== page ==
Hellbound Q & A with… Terese Fleming of Scarab Productions

By Kyle Harcott

Western Canadian metal owes a lot to Terese Fleming. As the organizer of the Noctis Valkyries festival, she has put our region on the map as far as heavy metal culture goes. Incredibly supportive of her local and regional scene, Terese has been putting on shows, from tiny community halls to the now multi-day Noctis extravaganza for years. I spoke to her over the phone to find out some history of her involvement with Noctis, what bands she’s into, and whether us attendees will really be eating bowls of ball bearings at the Noctis Metal Breakfast.

How and when did you get started promoting underground metal gigs?

My son and his buddies were in metal bands when they were fifteen. And they wanted to play shows but they couldn’t play the bars, so it was like “Where are we gonna play?” There were a few community hall shows in the area, but they were all indie-rock bands. So my son, his friends and I went to a couple of these shows, to see if maybe it was something we could do ourselves. He had several friends in bands at the time and they were all looking for a place to play. So after seeing a few of these shows, I rented a hall, and a company to do sound – and the place was jam packed with teenagers wanting to hear metal; All these bands whose members were fifteen, sixteen years old and had written their own material. So it just grew from there. Once they were old enough to get into the bars, I started putting bills together at bars. And I started putting on shows that their bands weren’t involved in – mostly all-ages shows at first. I remember one all-ages show, we had a line of people we couldn’t let in. The room was packed to capacity at 400 people and I thought “Well gee, where do I go from here that’s not a bar?” So I called MacEwan Hall, found out their capacity and rates, and that’s how I started putting on shows there. Eventually somebody suggested “Why not do a festival?” And it turned out to be much the same process, just on a larger scale; I definitely wanted to challenge myself and see if I could do it or not.

So your promotion company, Scarab Productions, was formed from the get-go with these early shows?

Yes. Scarab was formed from day one to do the early shows.

How many people are on the Scarab team?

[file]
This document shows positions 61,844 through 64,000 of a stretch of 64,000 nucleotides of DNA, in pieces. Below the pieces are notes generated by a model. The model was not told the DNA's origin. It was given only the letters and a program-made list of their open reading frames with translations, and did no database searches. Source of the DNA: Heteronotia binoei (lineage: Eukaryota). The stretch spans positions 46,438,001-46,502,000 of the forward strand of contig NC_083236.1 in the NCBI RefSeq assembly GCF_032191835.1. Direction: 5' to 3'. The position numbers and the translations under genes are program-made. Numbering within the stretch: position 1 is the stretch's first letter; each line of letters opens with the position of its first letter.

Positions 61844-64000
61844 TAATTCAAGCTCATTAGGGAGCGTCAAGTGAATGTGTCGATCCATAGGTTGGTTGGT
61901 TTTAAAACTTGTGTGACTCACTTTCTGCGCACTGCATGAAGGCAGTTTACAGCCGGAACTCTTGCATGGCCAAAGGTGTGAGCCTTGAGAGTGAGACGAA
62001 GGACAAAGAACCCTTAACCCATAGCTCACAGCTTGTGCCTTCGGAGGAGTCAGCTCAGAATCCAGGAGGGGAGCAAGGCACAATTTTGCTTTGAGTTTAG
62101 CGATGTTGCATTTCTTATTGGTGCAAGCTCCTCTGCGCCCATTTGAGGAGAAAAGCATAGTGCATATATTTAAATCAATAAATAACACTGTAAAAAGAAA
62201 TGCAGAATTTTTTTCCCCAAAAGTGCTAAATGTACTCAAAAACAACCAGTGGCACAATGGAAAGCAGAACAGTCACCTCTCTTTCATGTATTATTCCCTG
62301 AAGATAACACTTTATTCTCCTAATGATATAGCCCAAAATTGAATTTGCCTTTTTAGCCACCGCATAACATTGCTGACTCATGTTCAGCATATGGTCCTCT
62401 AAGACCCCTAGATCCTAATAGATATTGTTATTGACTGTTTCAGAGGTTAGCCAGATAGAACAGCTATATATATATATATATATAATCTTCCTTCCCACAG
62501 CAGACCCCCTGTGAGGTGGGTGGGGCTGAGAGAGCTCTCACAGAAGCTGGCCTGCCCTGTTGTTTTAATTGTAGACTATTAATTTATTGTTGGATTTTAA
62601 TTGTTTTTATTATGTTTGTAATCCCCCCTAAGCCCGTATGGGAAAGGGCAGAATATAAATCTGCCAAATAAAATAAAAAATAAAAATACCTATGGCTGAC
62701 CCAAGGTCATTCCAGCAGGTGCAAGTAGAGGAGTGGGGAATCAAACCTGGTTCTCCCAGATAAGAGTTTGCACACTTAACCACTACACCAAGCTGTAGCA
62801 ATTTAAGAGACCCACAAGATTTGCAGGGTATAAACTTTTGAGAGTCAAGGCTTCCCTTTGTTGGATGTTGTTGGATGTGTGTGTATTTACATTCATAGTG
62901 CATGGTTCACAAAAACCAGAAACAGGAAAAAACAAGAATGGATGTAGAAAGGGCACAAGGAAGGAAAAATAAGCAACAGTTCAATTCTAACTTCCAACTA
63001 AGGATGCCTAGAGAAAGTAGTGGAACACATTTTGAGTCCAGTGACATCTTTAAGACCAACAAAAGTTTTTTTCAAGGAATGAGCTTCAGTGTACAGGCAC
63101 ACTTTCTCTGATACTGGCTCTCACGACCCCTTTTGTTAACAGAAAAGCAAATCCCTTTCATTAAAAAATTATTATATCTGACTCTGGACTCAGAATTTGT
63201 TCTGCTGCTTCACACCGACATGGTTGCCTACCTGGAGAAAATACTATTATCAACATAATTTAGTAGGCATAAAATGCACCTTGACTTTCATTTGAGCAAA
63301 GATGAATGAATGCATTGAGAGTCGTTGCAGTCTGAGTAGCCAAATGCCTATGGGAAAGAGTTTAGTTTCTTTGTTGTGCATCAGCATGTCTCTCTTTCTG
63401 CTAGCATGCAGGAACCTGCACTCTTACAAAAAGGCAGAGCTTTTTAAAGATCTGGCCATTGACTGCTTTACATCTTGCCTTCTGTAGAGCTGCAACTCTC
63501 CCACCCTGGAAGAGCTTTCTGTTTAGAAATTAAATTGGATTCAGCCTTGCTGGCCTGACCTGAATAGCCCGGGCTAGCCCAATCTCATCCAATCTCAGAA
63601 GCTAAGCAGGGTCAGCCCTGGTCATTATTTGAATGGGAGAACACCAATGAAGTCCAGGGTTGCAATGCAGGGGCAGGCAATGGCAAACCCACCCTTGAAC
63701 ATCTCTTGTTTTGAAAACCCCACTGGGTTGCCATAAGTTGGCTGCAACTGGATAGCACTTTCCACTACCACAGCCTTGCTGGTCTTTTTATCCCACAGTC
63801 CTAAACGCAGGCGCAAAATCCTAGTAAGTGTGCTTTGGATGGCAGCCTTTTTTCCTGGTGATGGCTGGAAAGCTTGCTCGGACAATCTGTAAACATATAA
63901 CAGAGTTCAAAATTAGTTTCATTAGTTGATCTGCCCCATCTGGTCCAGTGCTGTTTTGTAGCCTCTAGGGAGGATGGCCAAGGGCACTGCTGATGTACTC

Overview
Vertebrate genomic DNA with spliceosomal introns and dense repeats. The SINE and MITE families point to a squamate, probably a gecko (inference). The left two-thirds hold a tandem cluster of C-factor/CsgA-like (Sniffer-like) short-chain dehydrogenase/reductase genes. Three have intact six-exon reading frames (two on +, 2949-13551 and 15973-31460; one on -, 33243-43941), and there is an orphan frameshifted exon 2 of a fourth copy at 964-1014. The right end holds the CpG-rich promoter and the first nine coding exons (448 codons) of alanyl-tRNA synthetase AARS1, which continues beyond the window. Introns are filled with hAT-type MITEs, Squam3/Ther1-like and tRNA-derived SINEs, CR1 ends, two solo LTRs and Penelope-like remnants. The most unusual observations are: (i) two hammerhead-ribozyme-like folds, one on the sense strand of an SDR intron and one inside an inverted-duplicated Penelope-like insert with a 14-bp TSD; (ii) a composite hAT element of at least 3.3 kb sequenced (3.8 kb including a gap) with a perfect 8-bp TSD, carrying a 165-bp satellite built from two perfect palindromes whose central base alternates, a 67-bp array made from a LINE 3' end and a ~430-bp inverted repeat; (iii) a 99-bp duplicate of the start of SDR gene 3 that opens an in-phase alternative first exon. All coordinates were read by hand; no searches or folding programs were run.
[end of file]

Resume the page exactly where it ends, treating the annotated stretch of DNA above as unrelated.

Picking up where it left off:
Well, we’re a collection of staff, plus the crew that gets activated for the show, and a gaggle of friends and volunteers. When I say staff – I have another business, putting on conferences, and we’re pretty quiet through the summer. That’s the reason Noctis is in September, we do the work for it all summer long in my main company’s downtime. And then once the festival is done in September, I am busy again until June of the following year with my main business. I tried a couple years ago to do a fest in March and it was just too much work for me.

Your background is in business, and you had experience putting on these local shows- how well did that experience translate to a big production like a festival in 2007?

Well, it was hard at first, because people have never heard of you. We contacted several bands in Europe and some of them didn’t answer our emails. Some answered with “Who are you?” Some answered with “You haven’t done this before, you don’t have a history, I don’t see much on your website, how do we know we’re gonna get paid?” So I did have to start off small – I didn’t get all of the bands I wanted; but, the next year I got a bigger band, and the next year a bigger band than before. And this year I’m fielding requests from the agents of, like, Ihsahn, wanting to know if we’d be interested in them for Noctis 6. Who else? Skyforger’s contacted me, Orphaned Land’s contacted me, a lot of bands.

Looking ahead to Noctis 666, I understand the big fish you are trying to land is Bolt Thrower. So how the hell do all of us fans and supporters of Noctis help you get them on the boat?

Definitely email their manager. Email the band. Drop nice little hints on their facebook page – if they even have a facebook page [laughs]. Send them emails telling them to come to Noctis and to Canada! I was talking to the MDF guys, who were at our conference lat year, and they said they asked Bolt Thrower every year of MDF, until they finally played in 2009. I’ve asked them four times now!

Oh man, perserverance is key! Fingers crossed for next year!